From Saint Rémy, it is then another 25 km drive southeast to the town of Arles, on the banks of the Rhone.  After Nimes, Arles has the best collection of Roman remains of anywhere in France, and notably its large and finely preserved Arena. Close to the arena is a Gallo-Roman theatre. Other Roman sites in Arles include the Alyscamps, a Roman necropolis, and remains of a Roman aqueduct.
  From Arles, it is 35 km back to Nimes... or else spend another day or two visiting the Camargue.
   One other interesting Roman site is the Pont Flavien, a Roman bridge with two triumphal arches. It is located at Saint Chamas, 40 km west of Aix en Provence.

  Nearest airports for this trip : Nimes, Marseille/Provence, Montpellier.
  More on Nimes

More Roman sites in the south of France


Detail on Roman arch - Orange

Fine Roman sculpture on the triumphal arch at Orange
Among other surviving Roman sites in the south of France, the best are to be found in or near the Rhone valley, the great line of communication from the Mediterranean to northern France and Europe.
There are three interesting Roman sites in the Vaucluse department
    Orange (north of Avignon): This town has an impressive Roman theatre, used each year for the Orange opera festival, and a fine triumphal arch, standing in the middle of  N7 road on the northern exit from the town.
   Vaison la Romaine, northwest of Orange. Ruins of the Roman town,  a 1st century AD Roman bridge and fine and well restored Roman theatre.  
   Also in the Vaucluse department, near Apt, the Pont Julien is a well-preserved Roman bridge where the old Via Domitia crossed the river Calavon.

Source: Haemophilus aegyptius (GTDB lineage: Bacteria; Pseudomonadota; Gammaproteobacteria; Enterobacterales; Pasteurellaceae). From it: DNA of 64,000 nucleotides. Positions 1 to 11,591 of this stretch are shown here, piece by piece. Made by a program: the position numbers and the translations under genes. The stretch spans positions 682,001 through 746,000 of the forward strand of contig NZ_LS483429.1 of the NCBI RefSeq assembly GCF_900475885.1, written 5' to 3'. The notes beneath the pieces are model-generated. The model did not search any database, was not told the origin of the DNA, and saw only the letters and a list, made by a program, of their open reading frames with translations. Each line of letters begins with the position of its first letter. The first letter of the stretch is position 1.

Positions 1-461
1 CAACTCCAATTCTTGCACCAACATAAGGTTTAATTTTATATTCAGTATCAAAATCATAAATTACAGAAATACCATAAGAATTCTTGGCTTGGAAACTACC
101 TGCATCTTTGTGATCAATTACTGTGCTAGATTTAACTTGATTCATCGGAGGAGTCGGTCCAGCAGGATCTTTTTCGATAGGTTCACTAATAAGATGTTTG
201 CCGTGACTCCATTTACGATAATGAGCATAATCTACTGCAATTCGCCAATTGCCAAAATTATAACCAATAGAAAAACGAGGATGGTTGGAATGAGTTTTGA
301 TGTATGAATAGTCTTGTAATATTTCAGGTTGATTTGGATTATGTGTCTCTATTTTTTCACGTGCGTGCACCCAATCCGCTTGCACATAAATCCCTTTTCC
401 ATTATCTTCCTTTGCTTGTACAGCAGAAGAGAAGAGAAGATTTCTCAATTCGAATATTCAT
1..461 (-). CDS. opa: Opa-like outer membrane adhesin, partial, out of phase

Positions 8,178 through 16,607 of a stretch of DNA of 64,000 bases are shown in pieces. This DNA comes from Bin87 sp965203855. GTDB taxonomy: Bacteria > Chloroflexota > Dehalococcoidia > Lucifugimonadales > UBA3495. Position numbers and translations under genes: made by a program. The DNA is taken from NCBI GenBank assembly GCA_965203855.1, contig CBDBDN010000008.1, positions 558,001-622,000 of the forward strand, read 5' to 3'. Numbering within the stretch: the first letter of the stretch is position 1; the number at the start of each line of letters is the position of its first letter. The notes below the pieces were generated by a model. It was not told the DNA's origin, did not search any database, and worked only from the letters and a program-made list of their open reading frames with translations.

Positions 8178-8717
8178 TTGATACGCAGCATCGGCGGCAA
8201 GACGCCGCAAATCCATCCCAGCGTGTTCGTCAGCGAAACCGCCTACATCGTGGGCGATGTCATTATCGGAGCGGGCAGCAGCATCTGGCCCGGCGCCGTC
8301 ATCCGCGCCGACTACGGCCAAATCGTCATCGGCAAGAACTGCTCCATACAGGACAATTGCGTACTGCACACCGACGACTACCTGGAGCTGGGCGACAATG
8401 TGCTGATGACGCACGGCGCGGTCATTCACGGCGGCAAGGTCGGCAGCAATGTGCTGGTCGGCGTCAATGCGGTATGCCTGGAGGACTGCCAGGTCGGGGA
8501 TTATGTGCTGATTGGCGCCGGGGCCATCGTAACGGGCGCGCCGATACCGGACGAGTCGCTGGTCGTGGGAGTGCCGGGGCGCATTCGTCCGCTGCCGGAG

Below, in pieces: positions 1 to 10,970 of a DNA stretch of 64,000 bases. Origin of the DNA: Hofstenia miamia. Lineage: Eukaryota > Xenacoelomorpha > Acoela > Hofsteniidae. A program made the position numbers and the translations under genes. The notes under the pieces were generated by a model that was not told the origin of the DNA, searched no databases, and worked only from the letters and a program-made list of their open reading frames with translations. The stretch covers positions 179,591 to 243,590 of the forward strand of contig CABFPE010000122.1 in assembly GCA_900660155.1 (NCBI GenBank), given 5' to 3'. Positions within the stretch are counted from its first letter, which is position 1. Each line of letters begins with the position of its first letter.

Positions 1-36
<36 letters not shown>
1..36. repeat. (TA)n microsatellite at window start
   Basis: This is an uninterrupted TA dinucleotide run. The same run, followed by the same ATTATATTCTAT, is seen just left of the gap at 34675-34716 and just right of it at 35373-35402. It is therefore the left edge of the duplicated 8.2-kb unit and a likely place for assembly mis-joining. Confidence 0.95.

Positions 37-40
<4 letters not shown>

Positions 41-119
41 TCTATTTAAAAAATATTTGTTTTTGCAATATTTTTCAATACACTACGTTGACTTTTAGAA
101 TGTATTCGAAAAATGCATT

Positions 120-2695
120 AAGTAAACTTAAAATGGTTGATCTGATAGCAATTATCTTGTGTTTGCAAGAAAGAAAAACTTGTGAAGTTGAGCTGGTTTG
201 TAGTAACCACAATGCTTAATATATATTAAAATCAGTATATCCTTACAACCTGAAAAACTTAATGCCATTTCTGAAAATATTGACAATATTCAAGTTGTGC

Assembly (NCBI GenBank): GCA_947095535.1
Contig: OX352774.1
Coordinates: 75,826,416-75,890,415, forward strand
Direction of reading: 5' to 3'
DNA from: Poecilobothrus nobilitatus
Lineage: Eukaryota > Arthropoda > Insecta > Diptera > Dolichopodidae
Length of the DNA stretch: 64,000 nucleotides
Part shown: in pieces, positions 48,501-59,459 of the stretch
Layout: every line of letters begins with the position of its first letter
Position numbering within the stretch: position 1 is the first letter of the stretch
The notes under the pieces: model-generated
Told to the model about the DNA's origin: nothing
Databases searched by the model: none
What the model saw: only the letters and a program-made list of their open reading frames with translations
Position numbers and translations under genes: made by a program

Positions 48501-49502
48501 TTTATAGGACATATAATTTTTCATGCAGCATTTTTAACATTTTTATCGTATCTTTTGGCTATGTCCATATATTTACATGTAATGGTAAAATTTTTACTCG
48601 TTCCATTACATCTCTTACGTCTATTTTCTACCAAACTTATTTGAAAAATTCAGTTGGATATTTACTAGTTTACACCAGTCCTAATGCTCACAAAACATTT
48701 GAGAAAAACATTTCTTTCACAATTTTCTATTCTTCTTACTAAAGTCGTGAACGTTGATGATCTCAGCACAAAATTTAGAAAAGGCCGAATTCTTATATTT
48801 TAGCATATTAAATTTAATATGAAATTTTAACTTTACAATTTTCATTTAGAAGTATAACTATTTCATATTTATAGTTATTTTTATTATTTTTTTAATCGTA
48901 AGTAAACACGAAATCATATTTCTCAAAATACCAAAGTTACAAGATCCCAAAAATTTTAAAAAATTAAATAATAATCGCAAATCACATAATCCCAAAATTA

Vienne (Isère, south of Lyon) : Gallo-Roman theatre, fine temple of Augustus and Livia, and Gallo-Roman pyramid
   Lyon: Roman theatre and amphitheatre, on Fourvière hill, central Lyon.


   

The best Roman remains in other parts of France


  Autun (Burgundy) Two impressive Roman city gates, and the remains of one of the largest Roman theaters in Gaul. Also the remains of a Roman pyramid and a Temple of Janus.
Besançon - Porte noire
Besançon ; Roman arch, beside the cathedral

  Besançon & Mandeure (Franche-Comté). Besançon boasts a fine Roman triumphal arch, "la Porte Noire" in the city centre, next to the remains of a theatre. The city museum has some impressive mosaics.  Mandeure, 70 km northeast, has the remains of a Roman theatre, in a very rural setting.

  Reims (Champagne) - A large Roman triumphal arch

  Paris - Little of Roman Paris remains; but parts of Roman baths can be visited in and beside the Musée du Moyen Age, just off the Boulevard St. Germain in the Latin Quarter

  Saintes (Poitou Charente) A fine Roman arch, the Arch of Germanicus, and also a large Roman amphitheatre..








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Photo above :  Nimes, Maison Carrée
Mausoleum of the Julii 
Glanum - Mausoleum of the Julii
 
Roman southeast France
Main sites in historic Provence and eastern France

More Roman sites : see
Roman sites in Spain